Conflict Without Casualties

Conflict without Casualties—Mobile, Tablet and Print

Conflict Without Casualties: Q&A With Nate Regier

Conflict without Casualties—Mobile, Tablet and PrintOn April 24 my new book, Conflict Without Casualties: A Field Guide for Leading with Compassionate Accountability, officially launches worldwide in paperback, e-book, and audio-book. It’s been an amazing journey so far. I’ve been doing a lot of interviews, speaking engagements, and guest blogs so I’ve had plenty of opportunity to share the message of compassionate accountability and to answer questions about the book. Here are some of them. (more…)

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An Embargo On Emotional Exports

Have you ever heard someone express an emotional concern and then someone else gets busy trying to fix it? Someone might say, “I’m worried about the financial stability of our new investment partner.” Immediately, someone else tries to defend the financial stability of the new business partner, or go find information to help soothe this person’s worry. It’s like others accept the export, take on that person’s emotion, and then try to solve it for them. The exporting of emotions is a pervasive phenomenon that consumes tremendous amounts of time and results in very little positive outcomes. It’s drama. (more…)

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Tackling Workplace Conflict: Research And Best Practices To Stop The Drama

On average, employees around the world spend about 2.1 hours per week, or over one day per month, dealing with workplace conflict in some way. In the US, that number is higher (2.8 hrs/week) equating to approximately $359 billion in paid hours. Non-profit sectors experience the most workplace conflict, with nearly 48% of employees reporting conflict at work.

What is the actual prevalence of conflict in the workplace, what causes it, and what opportunities are there for positive changes? To answer this, I’ve studied the most comprehensive workplace conflict research I could find, a 2008 study commissioned by CPP Inc., one of Europe’s leading business psychology firms, and Fellipelli, one of South America’s leading business psychology firms. The study included survey data from 5000 employees at all levels of their companies in nine countries around Europe and the Americas and remains some of the most comprehensive and useful research available. Here’s a summary. (more…)

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Turning Social Media Drama Into Positive Energy

“You don’t have to attend every argument you’re invited to.” – Tim Fargo

I wish I would have met and interviewed Tim Fargo a long time ago. It might have saved me some heartache from misguided Facebook posts or e-mails sent in the heat of the moment.

Tim Fargo is an entrepreneur, 2X Inc. 500 winner, international speaker, best-selling author, and president and CEO of Social Jukebox, a social media content management system. Tim wrote the Amazon best selling book, Alphabet Success, which distills the business and leadership lessons he’s learned through his journey of building and leading several highly successful companies.

Recently I interviewed Tim about social media drama, and how to turn it into positive energy.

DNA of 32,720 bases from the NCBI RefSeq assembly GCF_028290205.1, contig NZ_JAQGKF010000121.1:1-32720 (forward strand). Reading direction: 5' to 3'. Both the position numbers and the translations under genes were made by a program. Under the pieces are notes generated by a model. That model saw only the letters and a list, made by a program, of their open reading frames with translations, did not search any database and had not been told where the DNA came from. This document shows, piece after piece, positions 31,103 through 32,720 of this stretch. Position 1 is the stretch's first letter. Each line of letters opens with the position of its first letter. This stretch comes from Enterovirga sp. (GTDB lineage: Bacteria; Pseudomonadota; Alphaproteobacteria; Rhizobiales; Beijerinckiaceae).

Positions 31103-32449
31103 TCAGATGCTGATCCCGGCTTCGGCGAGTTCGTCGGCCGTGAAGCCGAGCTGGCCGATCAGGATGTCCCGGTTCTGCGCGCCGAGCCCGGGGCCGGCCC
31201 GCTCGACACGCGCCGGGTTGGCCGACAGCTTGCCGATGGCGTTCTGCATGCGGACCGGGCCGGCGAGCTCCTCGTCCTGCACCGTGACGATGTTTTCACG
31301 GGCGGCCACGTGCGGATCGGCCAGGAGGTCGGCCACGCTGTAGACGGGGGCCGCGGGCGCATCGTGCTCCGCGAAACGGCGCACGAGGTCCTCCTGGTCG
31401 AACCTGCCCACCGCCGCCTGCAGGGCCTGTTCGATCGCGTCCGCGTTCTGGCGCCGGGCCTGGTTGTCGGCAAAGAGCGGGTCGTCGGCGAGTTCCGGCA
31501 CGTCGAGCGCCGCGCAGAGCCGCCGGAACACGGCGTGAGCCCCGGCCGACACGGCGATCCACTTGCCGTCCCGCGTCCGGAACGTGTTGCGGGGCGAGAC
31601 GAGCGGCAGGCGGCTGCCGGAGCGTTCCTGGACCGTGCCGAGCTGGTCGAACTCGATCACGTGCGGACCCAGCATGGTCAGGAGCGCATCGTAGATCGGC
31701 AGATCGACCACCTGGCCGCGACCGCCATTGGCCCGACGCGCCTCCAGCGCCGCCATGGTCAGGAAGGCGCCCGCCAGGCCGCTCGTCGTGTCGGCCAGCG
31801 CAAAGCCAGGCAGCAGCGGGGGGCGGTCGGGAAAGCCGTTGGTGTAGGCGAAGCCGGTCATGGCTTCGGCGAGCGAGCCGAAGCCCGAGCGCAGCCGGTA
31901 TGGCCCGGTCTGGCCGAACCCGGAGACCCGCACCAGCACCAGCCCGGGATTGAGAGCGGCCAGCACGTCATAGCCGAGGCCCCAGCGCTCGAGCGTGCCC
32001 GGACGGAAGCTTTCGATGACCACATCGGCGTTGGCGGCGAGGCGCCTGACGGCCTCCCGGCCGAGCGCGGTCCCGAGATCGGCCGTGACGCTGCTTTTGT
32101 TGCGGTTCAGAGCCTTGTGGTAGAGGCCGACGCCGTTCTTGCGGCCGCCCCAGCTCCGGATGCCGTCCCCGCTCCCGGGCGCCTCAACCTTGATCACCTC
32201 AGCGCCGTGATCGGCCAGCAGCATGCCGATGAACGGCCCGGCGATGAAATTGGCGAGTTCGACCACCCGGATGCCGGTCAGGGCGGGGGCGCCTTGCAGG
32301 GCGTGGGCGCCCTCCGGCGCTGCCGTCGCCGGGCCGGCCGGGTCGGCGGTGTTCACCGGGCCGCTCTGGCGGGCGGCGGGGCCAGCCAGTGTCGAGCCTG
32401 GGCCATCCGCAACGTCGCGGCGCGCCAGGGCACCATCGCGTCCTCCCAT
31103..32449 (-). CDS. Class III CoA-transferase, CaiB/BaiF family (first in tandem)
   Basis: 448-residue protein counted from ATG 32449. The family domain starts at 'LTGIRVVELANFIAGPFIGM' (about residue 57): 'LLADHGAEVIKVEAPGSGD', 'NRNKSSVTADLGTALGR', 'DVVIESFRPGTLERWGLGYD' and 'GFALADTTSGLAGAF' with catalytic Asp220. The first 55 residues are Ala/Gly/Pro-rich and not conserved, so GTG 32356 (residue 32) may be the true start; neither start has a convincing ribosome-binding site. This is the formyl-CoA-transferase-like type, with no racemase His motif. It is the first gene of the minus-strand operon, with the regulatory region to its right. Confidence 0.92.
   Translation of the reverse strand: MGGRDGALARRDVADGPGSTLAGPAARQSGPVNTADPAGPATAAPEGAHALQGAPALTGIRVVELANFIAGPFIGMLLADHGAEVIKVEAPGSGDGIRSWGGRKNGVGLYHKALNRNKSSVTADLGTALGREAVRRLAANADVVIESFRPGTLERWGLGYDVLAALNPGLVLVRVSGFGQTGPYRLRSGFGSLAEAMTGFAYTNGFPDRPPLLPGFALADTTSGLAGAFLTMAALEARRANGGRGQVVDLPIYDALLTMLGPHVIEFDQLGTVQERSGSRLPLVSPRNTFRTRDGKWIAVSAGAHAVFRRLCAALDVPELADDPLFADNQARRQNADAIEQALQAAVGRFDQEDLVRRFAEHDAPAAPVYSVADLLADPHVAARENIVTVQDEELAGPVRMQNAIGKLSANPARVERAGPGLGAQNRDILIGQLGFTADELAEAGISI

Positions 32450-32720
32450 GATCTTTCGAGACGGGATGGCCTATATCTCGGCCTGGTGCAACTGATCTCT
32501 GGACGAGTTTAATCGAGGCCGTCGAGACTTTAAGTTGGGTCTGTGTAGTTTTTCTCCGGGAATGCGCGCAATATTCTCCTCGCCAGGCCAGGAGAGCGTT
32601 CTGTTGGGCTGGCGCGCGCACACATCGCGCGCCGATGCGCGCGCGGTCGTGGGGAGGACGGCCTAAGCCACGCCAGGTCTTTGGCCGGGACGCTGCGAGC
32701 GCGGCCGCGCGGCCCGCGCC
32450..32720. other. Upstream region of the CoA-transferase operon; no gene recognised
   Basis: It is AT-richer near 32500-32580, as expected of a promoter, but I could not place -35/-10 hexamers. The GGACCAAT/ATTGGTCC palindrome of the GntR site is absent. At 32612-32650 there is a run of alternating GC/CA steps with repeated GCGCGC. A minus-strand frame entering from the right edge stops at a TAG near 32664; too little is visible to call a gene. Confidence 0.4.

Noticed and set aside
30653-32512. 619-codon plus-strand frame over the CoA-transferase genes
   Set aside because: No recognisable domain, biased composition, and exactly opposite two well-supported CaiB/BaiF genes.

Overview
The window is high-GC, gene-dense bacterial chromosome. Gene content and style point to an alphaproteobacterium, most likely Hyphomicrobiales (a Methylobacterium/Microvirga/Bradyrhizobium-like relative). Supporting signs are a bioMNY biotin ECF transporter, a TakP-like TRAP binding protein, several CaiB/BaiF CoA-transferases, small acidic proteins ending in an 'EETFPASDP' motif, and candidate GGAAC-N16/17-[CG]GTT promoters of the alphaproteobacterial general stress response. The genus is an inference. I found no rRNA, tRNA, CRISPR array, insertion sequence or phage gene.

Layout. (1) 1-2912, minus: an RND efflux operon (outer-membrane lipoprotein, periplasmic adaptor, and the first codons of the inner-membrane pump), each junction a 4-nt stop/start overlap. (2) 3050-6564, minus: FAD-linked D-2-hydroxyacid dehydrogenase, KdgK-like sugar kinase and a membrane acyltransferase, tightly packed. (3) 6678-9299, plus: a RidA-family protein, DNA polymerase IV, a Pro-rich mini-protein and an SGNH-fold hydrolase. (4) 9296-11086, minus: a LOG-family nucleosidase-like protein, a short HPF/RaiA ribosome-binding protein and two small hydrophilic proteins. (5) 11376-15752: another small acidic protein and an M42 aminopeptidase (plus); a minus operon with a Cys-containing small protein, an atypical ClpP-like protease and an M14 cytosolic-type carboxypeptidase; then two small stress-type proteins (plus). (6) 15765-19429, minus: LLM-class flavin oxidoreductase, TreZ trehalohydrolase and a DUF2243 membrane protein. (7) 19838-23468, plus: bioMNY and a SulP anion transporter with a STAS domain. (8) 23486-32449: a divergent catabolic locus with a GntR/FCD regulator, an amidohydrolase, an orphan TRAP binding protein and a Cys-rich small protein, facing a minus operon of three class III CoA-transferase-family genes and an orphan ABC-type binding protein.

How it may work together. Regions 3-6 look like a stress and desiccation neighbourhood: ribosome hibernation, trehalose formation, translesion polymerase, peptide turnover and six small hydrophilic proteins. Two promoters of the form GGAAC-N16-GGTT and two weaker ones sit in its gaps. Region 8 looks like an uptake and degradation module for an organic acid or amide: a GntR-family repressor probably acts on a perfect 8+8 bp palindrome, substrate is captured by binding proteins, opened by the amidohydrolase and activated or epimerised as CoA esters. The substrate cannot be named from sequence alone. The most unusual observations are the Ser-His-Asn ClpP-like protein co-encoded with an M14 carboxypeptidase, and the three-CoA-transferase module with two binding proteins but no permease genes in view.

The full interview is posted on my podcast.

Hear Tim’s wisdom on how to stay positive with social media. The first half focuses around healthy personal habits with social media. The second half focuses more on strategic use of social media. If you use SM for your business, there are some great tips in here! Learn about Social Jukebox, a terrific tool for being strategic in your social media activity.

Other nuggets from this podcast:

  • What’s the value of being strategic?
  • Who do you want to be online?
  • The role of social media in politics
  • Analysis of how Donald Trump is using of Twitter
  • When is it time to disengage?
  • From echo chamber to Social Media strategy
Copyright 2017, Next Element Consulting

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CWC + Discussion Guide

Conflict Without Casualties: A Field Guide for Leading With Compassionate Accountability. This book is the foundation for our Leading Out of Drama program, a comprehensive guide for balancing compassion and accountability to build relationships that are safe, curious, and consistent.

 

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Can I Trust You To Trust Me?

People who are big on trust says it takes years to earn, and seconds to destroy. This seems ironically one-sided and hypocritical to me.

I’ve spent a long time earning your trust by following through on commitments, making good on promises and being honest with you.

Now I have a few questions for you.

  1. When I make a mistake, can I trust you to forgive me?
  2. When you are surprised by a decision I make, can I trust you to ask about my motives before jumping to conclusions?
  3. When you feel afraid or embarrassed about something did, can I trust you to be transparent with me about your feelings?

Can I trust you to trust me? This is compassion. This is “struggling with.”

Trust is not static. It is given and earned every day. Over and over.

Trust starts and ends with openness.

Trust is about behavior, not expectations.

Copyright 2017, Next Element Consulting

Join our community to receive weekly articles and tips.


CWC + Discussion Guide

Conflict Without Casualties: A Field Guide for Leading With Compassionate Accountability. This book is the foundation for our Leading Out of Drama program, a comprehensive guide for balancing compassion and accountability to build relationships that are safe, curious, and consistent.

 

PodBeanButton Subscribe to Dr. Regier’s free podcast

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Four Counterproductive Myths About Conflict

This article was originally published in Fast Company

Conflict has a bad rap. Just think of the word. Ask people the first things that come mind when they hear it, and they’ll often say things like, “run away,” “somebody gets hurt,” “I hate it,” “fighting,” or “war.” Most peoples’ negative associations with conflict come from personal experience. Mine do, too. I grew up the son of Mennonite missionary parents. Mennonites are a Protestant denomination known for nonviolent conflict resolution. The early messages I heard growing up were, “Turn the other cheek” or “Find a way to solve your problem without resorting to violence.” My parents dedicated their lives to building more peaceful and uplifting relationships with others.